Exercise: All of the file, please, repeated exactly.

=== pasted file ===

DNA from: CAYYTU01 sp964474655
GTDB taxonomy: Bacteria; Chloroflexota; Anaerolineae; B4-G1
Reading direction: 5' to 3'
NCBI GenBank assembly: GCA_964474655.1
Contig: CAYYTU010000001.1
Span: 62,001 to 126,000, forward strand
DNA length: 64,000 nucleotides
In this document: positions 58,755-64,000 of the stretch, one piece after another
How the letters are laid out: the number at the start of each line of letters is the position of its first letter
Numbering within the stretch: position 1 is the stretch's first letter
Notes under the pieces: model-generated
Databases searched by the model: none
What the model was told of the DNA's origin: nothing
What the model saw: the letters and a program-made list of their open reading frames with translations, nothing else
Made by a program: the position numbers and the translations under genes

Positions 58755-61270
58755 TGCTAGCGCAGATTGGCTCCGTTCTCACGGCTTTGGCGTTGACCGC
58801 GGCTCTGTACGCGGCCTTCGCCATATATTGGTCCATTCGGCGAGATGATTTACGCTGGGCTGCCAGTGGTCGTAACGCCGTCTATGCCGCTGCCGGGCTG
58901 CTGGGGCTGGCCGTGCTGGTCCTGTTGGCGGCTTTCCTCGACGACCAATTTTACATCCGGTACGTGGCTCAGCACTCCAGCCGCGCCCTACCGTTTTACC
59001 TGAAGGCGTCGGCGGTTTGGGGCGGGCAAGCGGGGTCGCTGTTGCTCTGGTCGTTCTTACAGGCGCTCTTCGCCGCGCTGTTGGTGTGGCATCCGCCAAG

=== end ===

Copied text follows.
DNA from: CAYYTU01 sp964474655
GTDB taxonomy: Bacteria; Chloroflexota; Anaerolineae; B4-G1
Reading direction: 5' to 3'
NCBI GenBank assembly: GCA_964474655.1
Contig: CAYYTU010000001.1
Span: 62,001 to 126,000, forward strand
DNA length: 64,000 nucleotides
In this document: positions 58,755-64,000 of the stretch, one piece after another
How the letters are laid out: the number at the start of each line of letters is the position of its first letter
Numbering within the stretch: position 1 is the stretch's first letter
Notes under the pieces: model-generated
Databases searched by the model: none
What the model was told of the DNA's origin: nothing
What the model saw: the letters and a program-made list of their open reading frames with translations, nothing else
Made by a program: the position numbers and the translations under genes

Positions 58755-61270
58755 TGCTAGCGCAGATTGGCTCCGTTCTCACGGCTTTGGCGTTGACCGC
58801 GGCTCTGTACGCGGCCTTCGCCATATATTGGTCCATTCGGCGAGATGATTTACGCTGGGCTGCCAGTGGTCGTAACGCCGTCTATGCCGCTGCCGGGCTG
58901 CTGGGGCTGGCCGTGCTGGTCCTGTTGGCGGCTTTCCTCGACGACCAATTTTACATCCGGTACGTGGCTCAGCACTCCAGCCGCGCCCTACCGTTTTACC
59001 TGAAGGCGTCGGCGGTTTGGGGCGGGCAAGCGGGGTCGCTGTTGCTCTGGTCGTTCTTACAGGCGCTCTTCGCCGCGCTGTTGGTGTGGCATCCGCCAAG